The way I understood the scene, Luna was able to see the wrackspurts around him. I see it being similar to how flies might be circling an invisible trash can. Luna's beliefs in such things may be considered insane by most of the wizarding community, but I guess that's just how they decided to do the scene. Therefore, I would say it's a plot inconsistency/hole.

In response to those who feel that Dumbledore's ability to immobilize Harry at the end of book 6 is evidence that the cloak does not ward against spells or magical abilities, we must remember that this is Dumbledore we're talking about. Dumbledore is considered the most powerful wizard in living memory, possibly of all time.

  • In book 2, it's hinted that he was able to see through Harry's invisibility cloak in the scene with Hagrid being arrested and Dumbledore being removed from the school.
  • In book 7, it's stated that invisibility cloaks are not infallible, that the charm or effect wears off over time. Dumbledore rejects the belief that the hallows were created by 'death' instead believing they were just created by 3 very powerful wizards.

If that is the case, then it can simply be explained by Dumbledore's petrification spell being strong enough to pierce any protections that the invisibility cloak might have.

However, in book 7 it's also shown that Harry's invisibility cloak was resistant to spells:

  • The Thief's Downfall, supposed to remove any magical effects, did not affect the cloak when they broke into Gringott's.
  • When Harry, Ron, and Hermione apparate into Hogsmeade, a Death Eater hears the noise and attempts to summon the cloak off of them, which has no effect, not even a minimal one.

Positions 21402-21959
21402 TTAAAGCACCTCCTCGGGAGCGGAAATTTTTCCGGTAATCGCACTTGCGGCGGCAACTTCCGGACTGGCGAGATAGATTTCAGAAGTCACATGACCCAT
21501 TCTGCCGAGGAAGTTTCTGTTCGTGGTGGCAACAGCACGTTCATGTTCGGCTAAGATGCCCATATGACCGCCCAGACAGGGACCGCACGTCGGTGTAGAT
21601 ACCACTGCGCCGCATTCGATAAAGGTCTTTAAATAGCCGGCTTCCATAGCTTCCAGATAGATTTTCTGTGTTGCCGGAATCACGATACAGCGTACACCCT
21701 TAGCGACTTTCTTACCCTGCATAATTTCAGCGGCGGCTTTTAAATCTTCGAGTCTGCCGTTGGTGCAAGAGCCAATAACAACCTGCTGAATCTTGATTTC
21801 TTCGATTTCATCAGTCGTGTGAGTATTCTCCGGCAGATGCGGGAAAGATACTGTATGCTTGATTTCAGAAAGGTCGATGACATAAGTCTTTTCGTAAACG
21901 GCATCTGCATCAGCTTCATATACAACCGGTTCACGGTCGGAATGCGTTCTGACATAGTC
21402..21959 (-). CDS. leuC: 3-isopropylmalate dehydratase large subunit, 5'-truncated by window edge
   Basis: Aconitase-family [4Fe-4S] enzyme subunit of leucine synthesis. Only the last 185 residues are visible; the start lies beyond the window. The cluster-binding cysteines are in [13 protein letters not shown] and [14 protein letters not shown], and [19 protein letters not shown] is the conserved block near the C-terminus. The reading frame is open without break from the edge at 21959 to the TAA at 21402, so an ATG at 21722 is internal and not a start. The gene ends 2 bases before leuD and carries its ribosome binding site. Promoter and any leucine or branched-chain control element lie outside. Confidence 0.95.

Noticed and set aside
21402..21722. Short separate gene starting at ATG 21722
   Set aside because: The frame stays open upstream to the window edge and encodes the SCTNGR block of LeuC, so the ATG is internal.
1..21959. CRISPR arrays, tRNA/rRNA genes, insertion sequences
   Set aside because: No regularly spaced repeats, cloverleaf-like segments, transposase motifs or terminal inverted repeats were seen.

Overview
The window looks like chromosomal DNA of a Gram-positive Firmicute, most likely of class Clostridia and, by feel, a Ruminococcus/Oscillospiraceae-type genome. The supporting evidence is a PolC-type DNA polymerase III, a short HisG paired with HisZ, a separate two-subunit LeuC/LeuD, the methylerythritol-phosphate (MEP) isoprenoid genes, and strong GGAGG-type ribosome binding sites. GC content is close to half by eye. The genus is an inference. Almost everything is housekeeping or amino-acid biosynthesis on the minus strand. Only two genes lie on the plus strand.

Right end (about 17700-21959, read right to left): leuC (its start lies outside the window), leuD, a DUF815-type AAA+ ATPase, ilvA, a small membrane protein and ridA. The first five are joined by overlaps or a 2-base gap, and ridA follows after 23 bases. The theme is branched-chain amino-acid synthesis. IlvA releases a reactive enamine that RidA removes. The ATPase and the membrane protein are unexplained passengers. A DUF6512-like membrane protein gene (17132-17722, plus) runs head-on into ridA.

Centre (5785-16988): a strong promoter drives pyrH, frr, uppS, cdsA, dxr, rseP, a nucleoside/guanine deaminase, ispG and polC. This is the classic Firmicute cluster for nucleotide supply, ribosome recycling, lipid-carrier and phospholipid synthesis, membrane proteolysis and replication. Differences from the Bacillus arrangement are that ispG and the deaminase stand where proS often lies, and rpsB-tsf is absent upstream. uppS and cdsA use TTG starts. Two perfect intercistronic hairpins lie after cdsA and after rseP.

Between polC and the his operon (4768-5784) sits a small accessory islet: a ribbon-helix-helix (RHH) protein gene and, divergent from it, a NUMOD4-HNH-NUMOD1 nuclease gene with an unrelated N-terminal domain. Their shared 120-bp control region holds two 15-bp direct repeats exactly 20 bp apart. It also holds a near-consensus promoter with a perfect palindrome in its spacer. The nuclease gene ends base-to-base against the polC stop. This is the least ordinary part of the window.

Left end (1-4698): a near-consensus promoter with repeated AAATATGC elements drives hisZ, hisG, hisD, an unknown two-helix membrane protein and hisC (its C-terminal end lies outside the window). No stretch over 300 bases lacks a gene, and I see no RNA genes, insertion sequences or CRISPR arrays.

Then again, In the beginning of book 6, it's shown that Draco Malfoy used Petrificus Totalus on Harry while he is invisible due to the invisibility cloak, on the train ride to Hogwarts. While Malfoy's abilities are noted to have increased significantly between books 5 and 6, it is all but guaranteed that he was still nowhere near Dumbledore's capabilities. With the events in book 7 displaying the resistance properties of the invisibility cloak more prominently than any of the previous books, I think this is just a plot hole, this time by J K Rowling. As above, a death eater's spell had no effect on the cloak and the Thief's Downfall securing Gringott's from magical intrusion is likely to be a far more powerful effect than Malfoy's Petrificus Totalus.

share|improve this answer
add comment

While the (lack of) protection of the cloak's wearer from the spells was well explained in KeyBrd's answer, the invisibility was not, so I'd like to address that.